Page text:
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Nope, never had to sell off any of possessions.
We've been in some pretty dodgy financial positions though, at one point we had Baliffs coming round and noting all the valuable stuff to take if we didn't pay back the money we owed. (I say we, it was my husbands debt not mine, he did pay it back.)

I also got into trouble having a credit card. I spent the whole lot on a load of crap, and then couldn't keep up with the repayments very well. Then I fell pregnant with my eldest and luckily for me, my brother-in-law paid it off for me, and I just paid him back without any interest.
For me, credit cards ARE evil, and I would never have one again, though they keep offering me one!! I think it's terrible that banks offer credit cards specifically to those who are already in debt, making out that it will save them money and stuff. They're just trying to make people have even MORE debt.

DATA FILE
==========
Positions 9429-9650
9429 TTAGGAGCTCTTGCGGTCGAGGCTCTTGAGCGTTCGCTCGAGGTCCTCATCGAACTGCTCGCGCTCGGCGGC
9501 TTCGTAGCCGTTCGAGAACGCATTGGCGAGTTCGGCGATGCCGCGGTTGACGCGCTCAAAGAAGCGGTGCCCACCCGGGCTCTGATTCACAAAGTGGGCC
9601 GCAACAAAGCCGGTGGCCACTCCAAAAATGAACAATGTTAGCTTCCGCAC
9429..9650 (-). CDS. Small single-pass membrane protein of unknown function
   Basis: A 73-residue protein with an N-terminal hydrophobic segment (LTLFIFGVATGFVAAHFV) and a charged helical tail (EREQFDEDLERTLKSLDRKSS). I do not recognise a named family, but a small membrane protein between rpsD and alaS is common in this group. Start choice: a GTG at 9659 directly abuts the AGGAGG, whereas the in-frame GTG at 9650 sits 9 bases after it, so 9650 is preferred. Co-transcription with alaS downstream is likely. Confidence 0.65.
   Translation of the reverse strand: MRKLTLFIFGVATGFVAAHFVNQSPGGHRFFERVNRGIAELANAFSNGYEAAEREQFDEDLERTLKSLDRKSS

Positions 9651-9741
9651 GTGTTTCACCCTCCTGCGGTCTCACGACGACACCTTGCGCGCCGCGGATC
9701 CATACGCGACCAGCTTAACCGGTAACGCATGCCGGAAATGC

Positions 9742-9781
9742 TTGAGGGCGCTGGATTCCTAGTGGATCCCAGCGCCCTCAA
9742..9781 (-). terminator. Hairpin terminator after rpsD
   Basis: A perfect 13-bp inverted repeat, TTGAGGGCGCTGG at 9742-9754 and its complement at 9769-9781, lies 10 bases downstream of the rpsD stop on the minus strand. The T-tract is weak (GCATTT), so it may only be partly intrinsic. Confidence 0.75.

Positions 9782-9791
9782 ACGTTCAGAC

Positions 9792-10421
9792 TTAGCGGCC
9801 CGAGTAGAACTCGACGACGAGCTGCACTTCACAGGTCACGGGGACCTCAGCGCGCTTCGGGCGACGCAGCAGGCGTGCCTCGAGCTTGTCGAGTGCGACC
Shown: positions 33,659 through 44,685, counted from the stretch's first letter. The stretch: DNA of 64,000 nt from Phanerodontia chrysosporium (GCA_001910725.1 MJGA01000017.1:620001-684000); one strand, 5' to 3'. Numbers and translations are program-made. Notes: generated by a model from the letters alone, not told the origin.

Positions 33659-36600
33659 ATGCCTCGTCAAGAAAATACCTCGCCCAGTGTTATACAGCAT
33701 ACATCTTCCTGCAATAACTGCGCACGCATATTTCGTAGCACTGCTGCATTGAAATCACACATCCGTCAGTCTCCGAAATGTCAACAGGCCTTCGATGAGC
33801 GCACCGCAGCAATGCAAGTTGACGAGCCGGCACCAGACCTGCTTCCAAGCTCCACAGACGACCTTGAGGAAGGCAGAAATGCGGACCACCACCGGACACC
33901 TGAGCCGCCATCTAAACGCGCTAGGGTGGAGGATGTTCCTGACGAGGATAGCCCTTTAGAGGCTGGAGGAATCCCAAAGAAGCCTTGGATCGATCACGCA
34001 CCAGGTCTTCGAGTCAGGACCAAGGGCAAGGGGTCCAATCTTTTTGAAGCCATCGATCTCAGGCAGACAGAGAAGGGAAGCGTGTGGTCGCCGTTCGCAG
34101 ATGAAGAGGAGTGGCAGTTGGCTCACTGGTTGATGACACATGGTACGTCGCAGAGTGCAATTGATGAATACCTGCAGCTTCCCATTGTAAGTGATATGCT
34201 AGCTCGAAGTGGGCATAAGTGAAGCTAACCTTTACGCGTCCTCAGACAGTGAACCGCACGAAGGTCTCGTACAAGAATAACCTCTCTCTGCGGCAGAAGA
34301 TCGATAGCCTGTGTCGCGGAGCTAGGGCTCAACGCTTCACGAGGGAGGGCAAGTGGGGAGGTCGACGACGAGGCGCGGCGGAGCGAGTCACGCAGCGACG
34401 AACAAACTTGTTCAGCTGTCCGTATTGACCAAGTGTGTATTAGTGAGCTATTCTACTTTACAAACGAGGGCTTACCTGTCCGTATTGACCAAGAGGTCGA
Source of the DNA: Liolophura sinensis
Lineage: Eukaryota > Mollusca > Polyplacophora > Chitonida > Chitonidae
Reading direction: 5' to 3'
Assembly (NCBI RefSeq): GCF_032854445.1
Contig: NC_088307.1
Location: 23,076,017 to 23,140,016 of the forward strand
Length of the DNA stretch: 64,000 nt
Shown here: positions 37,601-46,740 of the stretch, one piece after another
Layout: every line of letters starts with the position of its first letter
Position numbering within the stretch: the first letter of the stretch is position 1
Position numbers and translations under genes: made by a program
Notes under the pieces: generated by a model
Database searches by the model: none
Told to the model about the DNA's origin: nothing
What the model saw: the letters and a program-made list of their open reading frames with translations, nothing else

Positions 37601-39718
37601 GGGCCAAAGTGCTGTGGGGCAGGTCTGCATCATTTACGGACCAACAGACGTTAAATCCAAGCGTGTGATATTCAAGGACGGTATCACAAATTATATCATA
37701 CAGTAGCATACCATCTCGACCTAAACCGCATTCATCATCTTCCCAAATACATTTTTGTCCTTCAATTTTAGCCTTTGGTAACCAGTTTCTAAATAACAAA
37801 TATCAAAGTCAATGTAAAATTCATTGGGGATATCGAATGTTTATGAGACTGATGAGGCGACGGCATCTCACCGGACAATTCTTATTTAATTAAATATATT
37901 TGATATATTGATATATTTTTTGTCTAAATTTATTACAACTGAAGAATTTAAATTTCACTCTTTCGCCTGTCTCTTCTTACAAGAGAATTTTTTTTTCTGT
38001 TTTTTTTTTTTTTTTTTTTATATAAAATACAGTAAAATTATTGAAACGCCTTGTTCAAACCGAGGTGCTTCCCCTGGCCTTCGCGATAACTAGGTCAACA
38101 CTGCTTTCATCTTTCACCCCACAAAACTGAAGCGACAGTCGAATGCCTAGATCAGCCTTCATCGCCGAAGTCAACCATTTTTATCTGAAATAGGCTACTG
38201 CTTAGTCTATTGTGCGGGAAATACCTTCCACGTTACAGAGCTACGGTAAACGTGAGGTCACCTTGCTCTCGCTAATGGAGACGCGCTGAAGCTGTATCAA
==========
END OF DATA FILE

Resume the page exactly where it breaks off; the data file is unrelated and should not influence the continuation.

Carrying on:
[deleted account]

That's exactly it! I'm not a well organized person (though I'm improving!) so keeping up with how much I've spent vs. how much I have left when using credit is difficult for me. Plus I'm pretty visual. When I open my wallet and see only a $20 left for the week, I'll skip stopping by the craft store.

You'll have to let me know how you do with your cash this week. But like I said, I'm sure you're doing just fine with your credit cards!

[deleted account]

Thanks, Sara, that is an interesting concept. I have actually not used cash in so long that I couldn't tell you what it "feels like" so to speak, but maybe I'll get a little and try it this week. It would be interesting to see if I spend less.



We do basically the same thing you do. I have a predetermined budget (though it is not very detailed or tight) that I try to stick to. Even though I'm using a credit card, I know the money to pay for the stuff I'm buying is in the bank, and if there is not enough in the bank to cover my purchase, I don't buy it. To me, it is the same as cash, but I guess cash is easier for some b/c you can actually see how much you have, instead of just knowing a number?

Stifler's - posted on 11/28/2010